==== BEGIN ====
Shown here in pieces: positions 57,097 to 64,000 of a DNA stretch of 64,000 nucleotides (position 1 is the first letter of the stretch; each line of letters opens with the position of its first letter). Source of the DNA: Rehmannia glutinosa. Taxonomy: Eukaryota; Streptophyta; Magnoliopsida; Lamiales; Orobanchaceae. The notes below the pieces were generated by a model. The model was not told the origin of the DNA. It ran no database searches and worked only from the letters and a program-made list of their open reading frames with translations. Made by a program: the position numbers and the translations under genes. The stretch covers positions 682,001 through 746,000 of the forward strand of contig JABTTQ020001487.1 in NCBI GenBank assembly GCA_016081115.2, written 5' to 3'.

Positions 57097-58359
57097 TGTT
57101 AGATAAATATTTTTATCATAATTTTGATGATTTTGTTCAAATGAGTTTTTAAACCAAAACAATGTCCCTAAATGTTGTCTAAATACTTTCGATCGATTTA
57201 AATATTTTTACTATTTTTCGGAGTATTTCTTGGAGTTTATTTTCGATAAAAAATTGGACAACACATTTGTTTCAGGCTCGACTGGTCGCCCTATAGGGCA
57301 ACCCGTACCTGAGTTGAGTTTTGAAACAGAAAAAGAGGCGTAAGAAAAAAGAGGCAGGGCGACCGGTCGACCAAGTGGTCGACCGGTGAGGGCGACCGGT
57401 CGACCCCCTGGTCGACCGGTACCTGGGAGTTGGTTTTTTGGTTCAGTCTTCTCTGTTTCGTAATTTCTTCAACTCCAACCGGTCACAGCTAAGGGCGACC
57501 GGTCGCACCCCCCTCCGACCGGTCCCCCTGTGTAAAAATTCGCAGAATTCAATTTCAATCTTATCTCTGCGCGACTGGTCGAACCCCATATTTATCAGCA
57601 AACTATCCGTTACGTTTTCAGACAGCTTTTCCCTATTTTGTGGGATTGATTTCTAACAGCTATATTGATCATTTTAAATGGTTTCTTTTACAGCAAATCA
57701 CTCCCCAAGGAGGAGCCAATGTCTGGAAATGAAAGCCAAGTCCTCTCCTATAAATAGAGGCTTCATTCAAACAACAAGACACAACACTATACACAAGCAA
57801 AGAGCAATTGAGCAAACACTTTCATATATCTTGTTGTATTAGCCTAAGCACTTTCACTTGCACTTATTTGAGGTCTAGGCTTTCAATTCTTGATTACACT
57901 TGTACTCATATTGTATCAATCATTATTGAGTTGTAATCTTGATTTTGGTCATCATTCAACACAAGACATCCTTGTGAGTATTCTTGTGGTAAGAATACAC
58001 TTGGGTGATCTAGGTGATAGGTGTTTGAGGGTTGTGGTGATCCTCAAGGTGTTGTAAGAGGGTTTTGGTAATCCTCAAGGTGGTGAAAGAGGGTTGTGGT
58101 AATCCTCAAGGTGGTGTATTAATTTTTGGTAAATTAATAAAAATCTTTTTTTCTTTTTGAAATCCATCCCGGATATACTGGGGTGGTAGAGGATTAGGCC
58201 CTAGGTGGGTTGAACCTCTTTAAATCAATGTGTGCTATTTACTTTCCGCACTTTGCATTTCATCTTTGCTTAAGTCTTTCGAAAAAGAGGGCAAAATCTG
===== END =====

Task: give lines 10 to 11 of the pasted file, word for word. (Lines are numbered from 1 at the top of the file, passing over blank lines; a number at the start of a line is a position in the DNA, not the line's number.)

57701 CTCCCCAAGGAGGAGCCAATGTCTGGAAATGAAAGCCAAGTCCTCTCCTATAAATAGAGGCTTCATTCAAACAACAAGACACAACACTATACACAAGCAA
57801 AGAGCAATTGAGCAAACACTTTCATATATCTTGTTGTATTAGCCTAAGCACTTTCACTTGCACTTATTTGAGGTCTAGGCTTTCAATTCTTGATTACACT